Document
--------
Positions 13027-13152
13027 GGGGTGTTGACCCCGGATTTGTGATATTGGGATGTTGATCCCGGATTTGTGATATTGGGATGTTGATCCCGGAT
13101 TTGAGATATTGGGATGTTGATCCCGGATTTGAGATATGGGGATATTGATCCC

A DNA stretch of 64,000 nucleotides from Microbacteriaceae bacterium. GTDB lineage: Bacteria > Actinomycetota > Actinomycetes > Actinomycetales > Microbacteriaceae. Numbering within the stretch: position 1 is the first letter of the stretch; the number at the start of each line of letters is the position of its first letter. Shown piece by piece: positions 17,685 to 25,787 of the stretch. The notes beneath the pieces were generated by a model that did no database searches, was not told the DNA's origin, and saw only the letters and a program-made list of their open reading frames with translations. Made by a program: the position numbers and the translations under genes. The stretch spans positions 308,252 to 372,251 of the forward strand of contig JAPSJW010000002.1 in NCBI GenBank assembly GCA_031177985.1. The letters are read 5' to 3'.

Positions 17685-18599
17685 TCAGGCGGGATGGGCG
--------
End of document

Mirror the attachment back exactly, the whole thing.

Positions 13027-13152
13027 GGGGTGTTGACCCCGGATTTGTGATATTGGGATGTTGATCCCGGATTTGTGATATTGGGATGTTGATCCCGGAT
13101 TTGAGATATTGGGATGTTGATCCCGGATTTGAGATATGGGGATATTGATCCC

A DNA stretch of 64,000 nucleotides from Microbacteriaceae bacterium. GTDB lineage: Bacteria > Actinomycetota > Actinomycetes > Actinomycetales > Microbacteriaceae. Numbering within the stretch: position 1 is the first letter of the stretch; the number at the start of each line of letters is the position of its first letter. Shown piece by piece: positions 17,685 to 25,787 of the stretch. The notes beneath the pieces were generated by a model that did no database searches, was not told the DNA's origin, and saw only the letters and a program-made list of their open reading frames with translations. Made by a program: the position numbers and the translations under genes. The stretch spans positions 308,252 to 372,251 of the forward strand of contig JAPSJW010000002.1 in NCBI GenBank assembly GCA_031177985.1. The letters are read 5' to 3'.

Positions 17685-18599
17685 TCAGGCGGGATGGGCG